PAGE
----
Minnesotans feel shockwaves of Ebola threat; health officials say not to worry


Concerns about the Ebola virus led to a drop in business for Mama-Ti's African Kitchen in Brooklyn Park – and the owner tells KSTP she might have to shut the business down.

According to the station, owner Kellita Whisnant says customers are worried they might contract the Ebola virus from eating at the Liberian restaurant. And that's led to fewer customers coming through the doors.

KSTP spoke with a Department of Health official who said there's virtually no chance of picking up Ebola from eating the food there, since many ingredients can't transmit the virus and Whisnant's meat is locally sourced.

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More state officials echoed that call for calm at a meeting Sunday.

The Star Tribune reports reports Health Department members met with community members in hopes of quelling fears about Ebola spreading in Minnesota, while also addressing the "stigma, the fear and the misinformation" about the disease, as MDH refugee health nurse consultant Ellen Frerich put it.

Late last week, ABC News reported the death toll from Ebola in West Africa reached the 2,400 mark. In all, the virus has infected at least 4,800 people across Liberia, Guinea, Sierra Leone and Nigeria.

There are an estimated 30,000 people of Liberian descent living in Minnesota.

At Sunday's meeting at Elim Lutheran Church in Robbinsdale, the Star Tribune says officials reiterated to concerned community members that the virus can not be transmitted through goods, nor can it be transmitted through the air from person to person.

President sending military personnel to West Africa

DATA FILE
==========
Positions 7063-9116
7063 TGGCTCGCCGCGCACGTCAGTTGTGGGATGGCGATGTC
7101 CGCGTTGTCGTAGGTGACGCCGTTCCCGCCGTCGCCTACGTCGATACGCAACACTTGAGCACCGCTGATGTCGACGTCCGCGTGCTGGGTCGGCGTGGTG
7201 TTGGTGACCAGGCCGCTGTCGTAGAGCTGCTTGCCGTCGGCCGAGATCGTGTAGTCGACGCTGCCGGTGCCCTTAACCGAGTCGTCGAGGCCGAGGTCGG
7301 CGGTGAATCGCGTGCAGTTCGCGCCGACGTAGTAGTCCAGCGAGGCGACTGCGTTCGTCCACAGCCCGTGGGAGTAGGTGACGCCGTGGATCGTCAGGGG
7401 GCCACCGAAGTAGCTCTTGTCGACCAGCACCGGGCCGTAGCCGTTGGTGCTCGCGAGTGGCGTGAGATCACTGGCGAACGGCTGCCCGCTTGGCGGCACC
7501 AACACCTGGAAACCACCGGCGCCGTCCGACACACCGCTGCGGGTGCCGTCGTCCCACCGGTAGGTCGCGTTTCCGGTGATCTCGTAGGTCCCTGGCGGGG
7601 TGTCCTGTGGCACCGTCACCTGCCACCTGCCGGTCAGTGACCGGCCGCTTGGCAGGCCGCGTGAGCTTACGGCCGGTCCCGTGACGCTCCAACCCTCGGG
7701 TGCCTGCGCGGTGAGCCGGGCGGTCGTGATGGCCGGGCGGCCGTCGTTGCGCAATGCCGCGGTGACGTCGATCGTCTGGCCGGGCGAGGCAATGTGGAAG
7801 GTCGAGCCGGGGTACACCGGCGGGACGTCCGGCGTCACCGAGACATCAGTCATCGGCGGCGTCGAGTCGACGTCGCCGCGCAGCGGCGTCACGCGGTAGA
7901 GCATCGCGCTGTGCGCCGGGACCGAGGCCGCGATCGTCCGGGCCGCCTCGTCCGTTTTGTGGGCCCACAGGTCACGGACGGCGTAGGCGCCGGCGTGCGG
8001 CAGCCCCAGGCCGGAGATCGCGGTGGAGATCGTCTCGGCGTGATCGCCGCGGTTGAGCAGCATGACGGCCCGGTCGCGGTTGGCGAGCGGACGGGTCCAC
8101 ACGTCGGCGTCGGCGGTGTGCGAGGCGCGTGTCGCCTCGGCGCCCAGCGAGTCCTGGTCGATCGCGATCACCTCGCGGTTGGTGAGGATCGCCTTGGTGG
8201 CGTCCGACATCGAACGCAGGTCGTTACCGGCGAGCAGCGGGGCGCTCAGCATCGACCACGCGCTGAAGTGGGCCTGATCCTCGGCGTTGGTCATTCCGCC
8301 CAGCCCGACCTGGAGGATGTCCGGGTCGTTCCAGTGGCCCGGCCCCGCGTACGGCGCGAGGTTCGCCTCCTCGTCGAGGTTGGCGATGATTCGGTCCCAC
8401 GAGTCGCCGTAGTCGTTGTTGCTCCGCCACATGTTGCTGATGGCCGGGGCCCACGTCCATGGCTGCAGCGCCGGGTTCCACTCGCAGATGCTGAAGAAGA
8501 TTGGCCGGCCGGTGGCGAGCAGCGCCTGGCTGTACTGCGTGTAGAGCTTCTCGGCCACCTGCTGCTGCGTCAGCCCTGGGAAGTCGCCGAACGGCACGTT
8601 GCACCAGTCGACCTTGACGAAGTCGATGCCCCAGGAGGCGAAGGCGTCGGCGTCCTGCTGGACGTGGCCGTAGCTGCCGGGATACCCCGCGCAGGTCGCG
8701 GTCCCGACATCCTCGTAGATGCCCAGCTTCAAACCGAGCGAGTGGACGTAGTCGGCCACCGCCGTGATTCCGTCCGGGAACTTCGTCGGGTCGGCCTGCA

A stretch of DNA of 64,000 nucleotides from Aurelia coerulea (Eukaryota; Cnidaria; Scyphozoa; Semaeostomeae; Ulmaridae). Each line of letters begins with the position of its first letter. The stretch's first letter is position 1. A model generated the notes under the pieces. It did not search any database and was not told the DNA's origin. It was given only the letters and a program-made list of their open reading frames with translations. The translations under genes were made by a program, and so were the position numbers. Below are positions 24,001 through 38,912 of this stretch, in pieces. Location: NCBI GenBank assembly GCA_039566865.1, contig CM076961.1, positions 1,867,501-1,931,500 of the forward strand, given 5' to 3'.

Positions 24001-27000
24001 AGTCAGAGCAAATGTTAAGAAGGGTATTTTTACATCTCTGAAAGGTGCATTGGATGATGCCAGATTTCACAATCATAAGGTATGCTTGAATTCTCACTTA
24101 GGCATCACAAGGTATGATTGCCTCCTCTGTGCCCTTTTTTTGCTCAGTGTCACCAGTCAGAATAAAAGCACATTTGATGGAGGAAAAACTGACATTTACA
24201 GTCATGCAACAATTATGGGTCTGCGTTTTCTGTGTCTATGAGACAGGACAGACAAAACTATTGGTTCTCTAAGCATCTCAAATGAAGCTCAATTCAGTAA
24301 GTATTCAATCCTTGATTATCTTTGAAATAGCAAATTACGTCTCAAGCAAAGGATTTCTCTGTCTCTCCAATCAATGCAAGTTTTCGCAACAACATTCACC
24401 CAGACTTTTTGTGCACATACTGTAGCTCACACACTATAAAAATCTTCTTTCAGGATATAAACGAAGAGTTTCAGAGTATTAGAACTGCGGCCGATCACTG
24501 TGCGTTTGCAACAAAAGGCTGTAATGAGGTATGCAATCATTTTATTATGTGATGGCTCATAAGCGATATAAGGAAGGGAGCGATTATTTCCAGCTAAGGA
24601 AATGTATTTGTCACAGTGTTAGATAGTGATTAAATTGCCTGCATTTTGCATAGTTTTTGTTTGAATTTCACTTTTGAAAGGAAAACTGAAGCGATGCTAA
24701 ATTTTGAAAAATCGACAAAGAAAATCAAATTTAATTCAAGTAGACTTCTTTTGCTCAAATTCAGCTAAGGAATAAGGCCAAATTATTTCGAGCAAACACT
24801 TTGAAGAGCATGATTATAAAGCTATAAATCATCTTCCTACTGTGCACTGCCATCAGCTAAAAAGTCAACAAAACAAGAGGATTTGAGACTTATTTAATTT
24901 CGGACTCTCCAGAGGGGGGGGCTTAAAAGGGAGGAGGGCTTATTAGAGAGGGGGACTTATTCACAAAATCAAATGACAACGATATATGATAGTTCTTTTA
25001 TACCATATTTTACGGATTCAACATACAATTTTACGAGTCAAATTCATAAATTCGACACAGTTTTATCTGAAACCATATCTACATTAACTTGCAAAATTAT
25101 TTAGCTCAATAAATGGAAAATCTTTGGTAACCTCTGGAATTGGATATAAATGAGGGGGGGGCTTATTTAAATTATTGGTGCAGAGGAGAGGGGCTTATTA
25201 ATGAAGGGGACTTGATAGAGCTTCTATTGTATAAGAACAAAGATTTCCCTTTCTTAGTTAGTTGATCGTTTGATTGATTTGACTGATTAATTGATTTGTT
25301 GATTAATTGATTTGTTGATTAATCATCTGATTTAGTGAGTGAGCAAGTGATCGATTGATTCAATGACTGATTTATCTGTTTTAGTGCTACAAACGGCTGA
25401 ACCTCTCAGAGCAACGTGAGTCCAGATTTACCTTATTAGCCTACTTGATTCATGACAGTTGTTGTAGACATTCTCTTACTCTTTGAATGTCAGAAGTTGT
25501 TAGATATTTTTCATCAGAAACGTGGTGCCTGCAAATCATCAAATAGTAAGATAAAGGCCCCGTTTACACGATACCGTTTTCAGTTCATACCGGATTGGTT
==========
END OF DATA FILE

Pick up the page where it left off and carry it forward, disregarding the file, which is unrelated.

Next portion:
With the outbreak still devastating the West Africa region, President Barack Obama is expected to send additional manpower to the area, in an effort to combat the virus, Fox News reports.

Fox News says Obama will announce today up to 3,000 military personnel will travel to West Africa. In addition, the U.S. will provide additional facilities and logistical support, including:

  • The training of up to 500 health care workers every week.
  • The construction of at least 17 new health care sites with about 100 beds apiece.
  • The distribution of tens of thousands of home care kits.
  • The creation of a joint command center in Liberia for international coordination efforts.
  • The training of local populations to handle infected Ebola patients.

The New York Times reports Obama will reach out to Liberia's President Ellen Johnson Sirleaf.

USA Today says the plan will require an additional $588 million in spending. The administration is asking Congress for $88 million; the Department of Defense has requested the other $500 million. That's on top of the $175 million already put toward battling the virus.

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